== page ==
An update on the R&D Tax Incentive
Over the past few months I have had the pleasure of meeting with businesses of all shapes and sizes to discuss our plan to introduce a research and development (R&D) tax incentive.
We have an ambitious target to lift our lagging economy-wide spend on R&D from 1.3% to 2% of GDP over the next 10 years – and the R&D tax incentive will be a key lever in reaching this goal.
Lifting the amount Kiwi businesses are spending on R&D will help diversify our economy by encouraging new industries and businesses to innovate. The R&D tax incentive will be one form of support amongst many for Kiwi firms to move further up the value chain and deliver higher wages.
As we are nearing the business end of getting the R&D tax incentive into legislation, I would like to quickly provide you with an update on progress to date and our next steps.
When we launched the consultation period earlier this year, we made it clear that our priority was to assist as many businesses as possible to undertake more R&D, and give them the consistency and confidence to innovate. I am pleased to say that we are on track to deliver on this priority.
During the consultation period we received useful feedback and insights, and I’d like to thank everybody who took the time to share their knowledge and experiences with us. We listened with an open mind to your ideas for how to make the R&D tax incentive a world-class, open and efficient system to increase New Zealand’s R&D.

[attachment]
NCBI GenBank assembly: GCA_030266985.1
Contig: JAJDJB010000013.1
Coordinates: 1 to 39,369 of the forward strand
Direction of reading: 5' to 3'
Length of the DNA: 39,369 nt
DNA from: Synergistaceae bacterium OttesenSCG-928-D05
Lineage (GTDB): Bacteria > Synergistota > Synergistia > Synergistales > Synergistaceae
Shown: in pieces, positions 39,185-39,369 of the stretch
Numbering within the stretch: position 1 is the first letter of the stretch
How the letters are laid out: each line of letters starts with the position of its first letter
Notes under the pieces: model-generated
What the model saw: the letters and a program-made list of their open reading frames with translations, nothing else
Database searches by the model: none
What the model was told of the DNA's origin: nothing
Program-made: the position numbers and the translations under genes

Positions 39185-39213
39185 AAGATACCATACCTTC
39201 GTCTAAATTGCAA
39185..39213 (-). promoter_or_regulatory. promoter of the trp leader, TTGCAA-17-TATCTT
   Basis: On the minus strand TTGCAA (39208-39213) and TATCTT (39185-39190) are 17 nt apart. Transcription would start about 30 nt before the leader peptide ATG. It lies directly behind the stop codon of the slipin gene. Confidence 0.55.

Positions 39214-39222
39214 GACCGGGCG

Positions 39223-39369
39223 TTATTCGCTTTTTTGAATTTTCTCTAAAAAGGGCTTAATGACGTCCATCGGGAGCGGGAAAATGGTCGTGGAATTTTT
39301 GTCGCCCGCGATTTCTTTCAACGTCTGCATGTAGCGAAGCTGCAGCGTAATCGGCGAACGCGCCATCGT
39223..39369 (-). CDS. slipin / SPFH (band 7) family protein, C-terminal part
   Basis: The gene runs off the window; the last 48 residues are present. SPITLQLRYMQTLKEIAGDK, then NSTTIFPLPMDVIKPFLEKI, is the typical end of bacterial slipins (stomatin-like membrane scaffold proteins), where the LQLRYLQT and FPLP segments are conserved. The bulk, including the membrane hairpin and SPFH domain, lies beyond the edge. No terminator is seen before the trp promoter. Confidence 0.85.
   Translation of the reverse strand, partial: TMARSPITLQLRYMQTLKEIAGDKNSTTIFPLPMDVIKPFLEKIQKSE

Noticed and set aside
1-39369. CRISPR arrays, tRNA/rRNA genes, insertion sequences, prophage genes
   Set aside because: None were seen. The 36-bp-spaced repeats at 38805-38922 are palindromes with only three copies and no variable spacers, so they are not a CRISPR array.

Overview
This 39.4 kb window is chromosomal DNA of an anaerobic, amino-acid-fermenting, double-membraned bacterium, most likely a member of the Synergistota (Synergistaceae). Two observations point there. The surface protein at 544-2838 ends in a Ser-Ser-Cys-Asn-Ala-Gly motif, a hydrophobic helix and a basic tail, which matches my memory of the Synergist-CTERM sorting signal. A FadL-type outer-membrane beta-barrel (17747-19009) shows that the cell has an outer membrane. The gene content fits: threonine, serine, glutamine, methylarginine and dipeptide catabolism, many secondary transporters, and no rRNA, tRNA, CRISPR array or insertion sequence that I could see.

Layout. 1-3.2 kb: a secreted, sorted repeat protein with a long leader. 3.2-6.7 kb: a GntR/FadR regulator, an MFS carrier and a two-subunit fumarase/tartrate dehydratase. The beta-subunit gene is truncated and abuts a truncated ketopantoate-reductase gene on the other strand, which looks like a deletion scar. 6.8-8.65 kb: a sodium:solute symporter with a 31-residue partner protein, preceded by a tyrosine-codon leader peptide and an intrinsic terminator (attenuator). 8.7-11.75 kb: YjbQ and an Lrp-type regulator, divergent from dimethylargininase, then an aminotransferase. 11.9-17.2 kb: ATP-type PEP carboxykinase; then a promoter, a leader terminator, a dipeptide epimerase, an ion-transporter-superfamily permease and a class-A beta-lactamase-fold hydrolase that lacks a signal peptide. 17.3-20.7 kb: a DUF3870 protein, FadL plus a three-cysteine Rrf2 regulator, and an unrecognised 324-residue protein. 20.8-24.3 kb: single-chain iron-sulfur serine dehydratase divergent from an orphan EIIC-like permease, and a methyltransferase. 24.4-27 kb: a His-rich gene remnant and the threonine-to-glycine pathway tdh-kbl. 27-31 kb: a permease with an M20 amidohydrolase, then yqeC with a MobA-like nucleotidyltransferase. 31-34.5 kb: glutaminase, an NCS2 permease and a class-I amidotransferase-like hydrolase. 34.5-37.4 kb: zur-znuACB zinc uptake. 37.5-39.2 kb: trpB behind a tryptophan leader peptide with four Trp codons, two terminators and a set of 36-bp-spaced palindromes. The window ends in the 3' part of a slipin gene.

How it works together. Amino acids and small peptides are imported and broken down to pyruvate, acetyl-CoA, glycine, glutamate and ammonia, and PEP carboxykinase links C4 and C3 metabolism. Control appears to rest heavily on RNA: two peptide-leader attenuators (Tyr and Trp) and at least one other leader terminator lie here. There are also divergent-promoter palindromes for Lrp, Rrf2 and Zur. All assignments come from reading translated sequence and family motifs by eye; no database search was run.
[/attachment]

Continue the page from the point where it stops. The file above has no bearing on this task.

Officials are now busy producing final recommendations on the design of the scheme.
There will be further opportunities to have your say on the design of the R&D tax incentive during the select committee process later this year.
Legislation will be introduced in October 2018 so the R&D tax incentive can be in place by 1 April 2019. Eligible businesses paying tax will be able to benefit from this policy from day one.
Over time, we intend to have a full package of support for New Zealand’s Innovation system, including support for start-ups.
We recognise it is vital to have the right kinds of support in place for pre-profit businesses that are in tax loss or those that have insufficient taxable income to benefit from a tax credit. We have listened to your concerns that R&D intensive firms and start-ups won’t be able to benefit from the incentive.
The policy issues involved in supporting companies in tax loss through a tax incentive are complex, but we are committed to having a solution in place by April 2020.
In the meantime start-ups and businesses in tax loss can continue to get support from the range of grants and incubators from Callaghan Innovation.
Again I’d like to thank everyone who has taken part in this process to make the R&D tax incentive a success for New Zealand businesses. I look forward to updating you again in the near future.